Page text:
Ash Beckham makes coming out of the closet—whichever one that we find ourselves stuck in—to be simple.
“There is no harder. There is just heart,” Ash explained to her audience at a recent TEDx Talk in Boulder, Colorado.
Ash shows us that being courageous is an act of authenticity that she delivers with spirited humor based upon a lot of self-reflection.
“All a closet is…is a hard conversation,” she told the audience. “We all have closets: telling someone we love them, or we are pregnant or that we have cancer.”
Tonight I am honored to have this video fall into my lap as I work on an article about the late diagnosis of my son with Asperger’s (an Autism Spectrum Disorder).
I’ve shied away from writing about it for a combination of reasons. Mostly, the late-diagnosis of it at the age of 12 (almost two years ago) led our family on path of humbleness—emotionally and financially with relocation back to northern California from rural New York.
Upon hearing Ash’s lively story,Coming Out of Your Closet, I sighed with deep appreciation for words that carried the open-heartedness that our society is moving toward.
She clearly shared a playful openness while describing her experiences of working at a restaurant in Boulder, Colorado. The kids—ages four to ten-years old—often innocently asked: “Are you a boy or are you a girl?” Overtime, the frustration built up, so she was prepared to answer with a militant feminist response for the next time a child asked her.
The moment came…when a four-year-old girl in a pink dress asked, “Are you a girl or are you a boy?”
Yet she found herself responding differently.
Ash squatted down, explaining that just as the little girl liked her pink dress, Ash liked to wear her comfy p.j.-like clothes. To which the girl responded that she liked her purple p.j’s with fish on them, and that she wanted a pancake.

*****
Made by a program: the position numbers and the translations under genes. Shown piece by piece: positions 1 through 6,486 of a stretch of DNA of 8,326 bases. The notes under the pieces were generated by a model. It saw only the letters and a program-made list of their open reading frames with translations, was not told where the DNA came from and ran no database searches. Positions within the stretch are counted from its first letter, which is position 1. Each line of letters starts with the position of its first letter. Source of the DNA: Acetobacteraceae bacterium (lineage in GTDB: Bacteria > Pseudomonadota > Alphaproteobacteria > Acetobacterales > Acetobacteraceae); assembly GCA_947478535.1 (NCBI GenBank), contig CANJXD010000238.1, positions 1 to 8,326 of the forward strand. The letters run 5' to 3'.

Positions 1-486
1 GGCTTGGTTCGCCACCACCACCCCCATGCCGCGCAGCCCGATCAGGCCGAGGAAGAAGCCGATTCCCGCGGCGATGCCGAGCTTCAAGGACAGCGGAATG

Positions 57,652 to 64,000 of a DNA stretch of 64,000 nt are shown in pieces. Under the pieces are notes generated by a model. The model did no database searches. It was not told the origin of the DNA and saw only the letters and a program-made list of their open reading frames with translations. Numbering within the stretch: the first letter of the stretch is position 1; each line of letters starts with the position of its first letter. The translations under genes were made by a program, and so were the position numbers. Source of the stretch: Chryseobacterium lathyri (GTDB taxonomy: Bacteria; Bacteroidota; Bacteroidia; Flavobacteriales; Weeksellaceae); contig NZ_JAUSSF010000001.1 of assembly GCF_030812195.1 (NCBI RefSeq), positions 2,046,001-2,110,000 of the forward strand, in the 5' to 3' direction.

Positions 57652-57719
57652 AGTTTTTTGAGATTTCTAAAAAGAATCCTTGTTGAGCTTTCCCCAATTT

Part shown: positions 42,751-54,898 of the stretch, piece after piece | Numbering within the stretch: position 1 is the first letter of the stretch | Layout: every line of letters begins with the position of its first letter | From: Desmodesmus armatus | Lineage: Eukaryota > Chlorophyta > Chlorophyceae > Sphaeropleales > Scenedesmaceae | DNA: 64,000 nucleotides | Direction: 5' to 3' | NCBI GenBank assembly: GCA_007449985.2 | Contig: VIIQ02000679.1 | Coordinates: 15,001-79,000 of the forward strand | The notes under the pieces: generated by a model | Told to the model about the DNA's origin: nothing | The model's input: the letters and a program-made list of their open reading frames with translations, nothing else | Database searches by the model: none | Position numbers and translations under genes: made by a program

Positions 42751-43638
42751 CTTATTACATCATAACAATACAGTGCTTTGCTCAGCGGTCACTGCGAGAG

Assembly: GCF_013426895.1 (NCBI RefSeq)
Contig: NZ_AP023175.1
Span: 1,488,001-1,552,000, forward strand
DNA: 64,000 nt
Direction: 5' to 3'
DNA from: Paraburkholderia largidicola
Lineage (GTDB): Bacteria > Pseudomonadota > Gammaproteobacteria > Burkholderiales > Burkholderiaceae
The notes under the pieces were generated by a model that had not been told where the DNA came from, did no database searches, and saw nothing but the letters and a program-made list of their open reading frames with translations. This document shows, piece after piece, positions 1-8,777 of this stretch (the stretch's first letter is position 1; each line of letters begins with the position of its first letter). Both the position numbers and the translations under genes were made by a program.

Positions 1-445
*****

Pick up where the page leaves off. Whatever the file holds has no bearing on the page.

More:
I needed to hear her story tonight, as I revisited how my son, at the age of 11, was physically and verbally bullied out of a Blue Ribbon elementary school in rural New York.
He had the wind knocked out of him by another student when he tried stop a boy from teasing him during P.E.
My son was chided over and over again by his classmates, “Are you gay?” The boys perceived his awkward gait, floppy hair, and aloofness as a sign that he was different, and different meant gay in rural New York, or at least to that group of boys.
Unaware of social cues due to Asperger’s (which was yet to be diagnosed), he decided to tell his friends that he might be gay.
Bravery to look into the questioning, he was forced to have hard conversations when he may not have been ready. I encouraged him to reflect upon his feelings and honor himself, yet do it his way as well as take time for reflection.
In addition, I had taken him to his fair share of Ani DiFranco concerts and he listened to NPR every morning and afternoon. My son knew more about the world and politics before we knew about his Asperger’s.
As for now, he is almost 14 years-old, but he doesn’t discuss his sexual orientation because he’s not being forced to look within; he hasn’t been forced back into a closet. He still walks with his awkward gait, obsessive tendencies toward Magic cards and aloofness that the most popular girl found appealing.
My son admits that he isn’t sure where he stands, but that will come with living his path: he’ll unfold into his authentic self, his story. As a mother, I’ll hold that space for him to become who he wants to be; his father honors that space as well.
As a feminist mother, I will share Ash’s TEDxBoulder Talk with my son. I want him to see the Three Pancake Girl Principle.
Ash explained that it’s unhealthy to live in the darkness of a closet. Her conversation with the four-year-old in the pink dress gave her perspective or what Ash calls the Three Pancake Girl Principle for coming out of the closet, any closet.
1. Be Authentic
2. Be Direct
3. Be Unapologetic
The strength of Ash’s words and actions reminds me of a line from warrior feminist poet Audre Lorde, “Your silence will not protect you.”
Ash’s voice speaks the brilliant truth about the risk of having hard conversations, and her words are becoming the protection for the upcoming generations by teaching the older generations that we should and can step out of our own closets because “there is no harder; there is just heart.”
Here she is:
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Editor: Waylon Lewis